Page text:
Some, like us, are lucky enough to have more than one source of income, at least one of which is NOT dependent upon Rio State. Some are lucky enough to have put by some savings, for the future, with which they can make current ends meet. Some are getting by with family help and some are, effectively destitute and getting into debt in order to get by.

The problem, as I have indicated before, is that indebtedness in Brazil attracts usurious rates of interest, with a minimum interest rate from High Street banks of five per cent PER MONTH – and we have no idea how long this crisis will last. It is also quite possible that the Governor might decide Rio State`s position is so hopeless that they will choose NOT to pay the thirteenth month`s salary at all even for those still working! No one yet knows.

Just to rub salt in the wounds we are also, just now, hearing details of the life-style of Sergio Cabral, the politician most recently indicted for corruption (and ex-governor of Rio State, by the way). He had salted away millions in Swiss banks and eventually he and his wife and family have been exposed and they are currently in court. Word is they would think nothing of spending R$57,000 (about £10,000) on just one frock for Mrs Cabral and, of course, she had many more than just the one frock!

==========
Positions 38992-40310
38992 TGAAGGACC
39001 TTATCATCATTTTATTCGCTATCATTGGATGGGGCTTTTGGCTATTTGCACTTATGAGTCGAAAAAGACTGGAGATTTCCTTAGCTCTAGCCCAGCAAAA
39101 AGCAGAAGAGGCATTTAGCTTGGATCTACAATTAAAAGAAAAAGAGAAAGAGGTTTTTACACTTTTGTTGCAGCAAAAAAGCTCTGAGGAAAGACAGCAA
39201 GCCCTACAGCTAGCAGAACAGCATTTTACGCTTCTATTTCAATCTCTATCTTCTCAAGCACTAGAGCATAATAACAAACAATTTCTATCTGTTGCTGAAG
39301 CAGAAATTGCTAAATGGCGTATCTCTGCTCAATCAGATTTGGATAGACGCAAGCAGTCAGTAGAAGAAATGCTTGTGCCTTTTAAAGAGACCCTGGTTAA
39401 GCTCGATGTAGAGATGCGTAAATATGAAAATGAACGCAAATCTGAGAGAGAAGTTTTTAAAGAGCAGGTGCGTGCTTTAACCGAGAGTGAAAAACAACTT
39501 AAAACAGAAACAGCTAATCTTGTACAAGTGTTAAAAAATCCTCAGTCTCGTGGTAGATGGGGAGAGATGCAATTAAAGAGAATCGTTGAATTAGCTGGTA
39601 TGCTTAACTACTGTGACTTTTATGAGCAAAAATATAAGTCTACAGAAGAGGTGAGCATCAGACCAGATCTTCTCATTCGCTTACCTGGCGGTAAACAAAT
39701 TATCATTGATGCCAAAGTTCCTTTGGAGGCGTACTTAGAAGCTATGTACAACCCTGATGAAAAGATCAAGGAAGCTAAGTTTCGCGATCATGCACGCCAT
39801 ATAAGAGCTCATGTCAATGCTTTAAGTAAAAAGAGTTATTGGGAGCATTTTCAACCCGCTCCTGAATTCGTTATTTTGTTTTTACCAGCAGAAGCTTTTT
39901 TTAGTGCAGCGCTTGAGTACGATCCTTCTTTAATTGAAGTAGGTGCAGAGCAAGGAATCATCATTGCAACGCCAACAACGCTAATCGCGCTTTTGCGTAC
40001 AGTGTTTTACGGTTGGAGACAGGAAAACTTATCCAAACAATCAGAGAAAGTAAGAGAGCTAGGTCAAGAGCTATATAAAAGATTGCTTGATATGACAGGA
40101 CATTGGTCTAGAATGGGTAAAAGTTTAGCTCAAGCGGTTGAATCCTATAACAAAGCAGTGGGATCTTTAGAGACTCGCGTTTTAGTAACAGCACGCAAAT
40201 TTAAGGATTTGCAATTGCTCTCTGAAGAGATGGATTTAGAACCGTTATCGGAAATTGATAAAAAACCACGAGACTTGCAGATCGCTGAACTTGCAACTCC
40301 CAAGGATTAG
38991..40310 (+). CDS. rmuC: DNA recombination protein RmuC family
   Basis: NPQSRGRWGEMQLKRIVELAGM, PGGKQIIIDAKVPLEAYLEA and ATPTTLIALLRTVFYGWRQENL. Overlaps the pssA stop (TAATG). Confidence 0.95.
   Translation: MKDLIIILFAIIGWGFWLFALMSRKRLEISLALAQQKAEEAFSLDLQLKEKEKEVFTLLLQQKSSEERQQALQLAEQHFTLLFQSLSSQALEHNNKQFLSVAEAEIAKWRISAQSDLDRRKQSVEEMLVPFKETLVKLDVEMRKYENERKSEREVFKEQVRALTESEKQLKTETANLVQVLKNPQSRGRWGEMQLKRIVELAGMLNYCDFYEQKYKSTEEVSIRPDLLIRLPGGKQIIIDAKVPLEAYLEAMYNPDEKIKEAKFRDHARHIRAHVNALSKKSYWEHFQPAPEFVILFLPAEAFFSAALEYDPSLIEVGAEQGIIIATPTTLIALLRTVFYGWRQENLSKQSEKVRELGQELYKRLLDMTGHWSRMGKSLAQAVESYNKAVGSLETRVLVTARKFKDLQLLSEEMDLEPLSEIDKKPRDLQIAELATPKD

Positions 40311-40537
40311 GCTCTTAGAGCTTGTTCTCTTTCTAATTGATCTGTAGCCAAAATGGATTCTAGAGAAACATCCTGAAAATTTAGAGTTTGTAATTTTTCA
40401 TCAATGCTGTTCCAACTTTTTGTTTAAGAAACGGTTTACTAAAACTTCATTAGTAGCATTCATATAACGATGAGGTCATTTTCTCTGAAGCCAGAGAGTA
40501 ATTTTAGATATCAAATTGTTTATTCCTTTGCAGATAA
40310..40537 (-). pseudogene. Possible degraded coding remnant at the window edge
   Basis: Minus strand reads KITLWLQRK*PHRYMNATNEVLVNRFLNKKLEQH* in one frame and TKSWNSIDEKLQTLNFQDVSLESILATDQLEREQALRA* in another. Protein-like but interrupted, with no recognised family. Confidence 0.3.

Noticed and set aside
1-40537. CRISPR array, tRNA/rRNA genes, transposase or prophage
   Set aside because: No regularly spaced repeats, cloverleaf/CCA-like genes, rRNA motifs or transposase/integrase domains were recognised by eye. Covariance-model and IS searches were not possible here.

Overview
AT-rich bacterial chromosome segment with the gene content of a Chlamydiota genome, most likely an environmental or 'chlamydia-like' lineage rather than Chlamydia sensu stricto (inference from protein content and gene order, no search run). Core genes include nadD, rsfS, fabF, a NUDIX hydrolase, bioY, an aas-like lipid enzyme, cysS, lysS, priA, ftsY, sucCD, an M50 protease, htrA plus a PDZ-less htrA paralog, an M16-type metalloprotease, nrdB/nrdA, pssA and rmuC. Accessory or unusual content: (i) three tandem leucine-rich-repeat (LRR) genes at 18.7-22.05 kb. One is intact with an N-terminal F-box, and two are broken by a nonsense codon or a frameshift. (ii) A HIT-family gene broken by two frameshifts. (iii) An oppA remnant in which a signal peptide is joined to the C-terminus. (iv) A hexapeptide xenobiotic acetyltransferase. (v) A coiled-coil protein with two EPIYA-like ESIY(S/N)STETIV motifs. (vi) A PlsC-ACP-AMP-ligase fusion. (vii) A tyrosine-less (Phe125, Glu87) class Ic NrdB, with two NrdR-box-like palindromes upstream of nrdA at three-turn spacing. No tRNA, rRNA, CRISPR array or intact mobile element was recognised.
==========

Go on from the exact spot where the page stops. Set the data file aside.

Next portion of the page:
And, over several years between 2009 and 2011 the Cabrals paid out at least £1,000 per room per night for five nights, over the Christmas period, for some of their friends to stop in a hotel nearby their huge mansion in Mangaratiba. The “friends” included none other than the family of Mr Pezao, another member of their same political party, who happens to be the current Governor of Rio State. Small world isn`t it.

Anyway, for what it is worth, we shall not starve this Christmas. But, whereas we bought a whole trolley load of fare, Fatima noticed a former colleague of hers, now retired, in the same supermarket, who simply bought one small chicken, presumably for his Christmas lunch, and no trimmings!

Here`s wishing you all a Dickens of a Christmas from hot and humid Brazil.

In view of the resent posts about my novel let me send you a link to the story contained in the novel of Christmas 1535…

Christmas 1535

And, just to give you some Christmas cheer. Let me send you some medieval Christmas music I circulated in 2013….


About Keith Melton - Green Lib Dem

Retired English liberal environmentalist living in Nottinghamshire; spent six years in Brazil. Author of Historical Novel - Captain Cobbler: the Lincolnshire Uprising 1536. Active member of the Green Liberal Democrats - (pressure group in Liberal Democrats) - was Founding Chair of GLD in 1988
This entry was posted in Brazil General, Henry Vlll, History, Uncategorized and tagged . Bookmark the permalink.

2 Responses to Xmas shopping – a quiet time in Brazil

  1. joan3999 says:

    How do these corrupt people look in the mirror and like what they see ? Basically, the public sector employees have been robbed!

  2. Tricia Taylor says:

    Hi Keith and Fatima, What an appalling story of corruption you relate. Nevertheless, on this Christmas morning, we wish you good cheer. Love, Brian and Tricia xx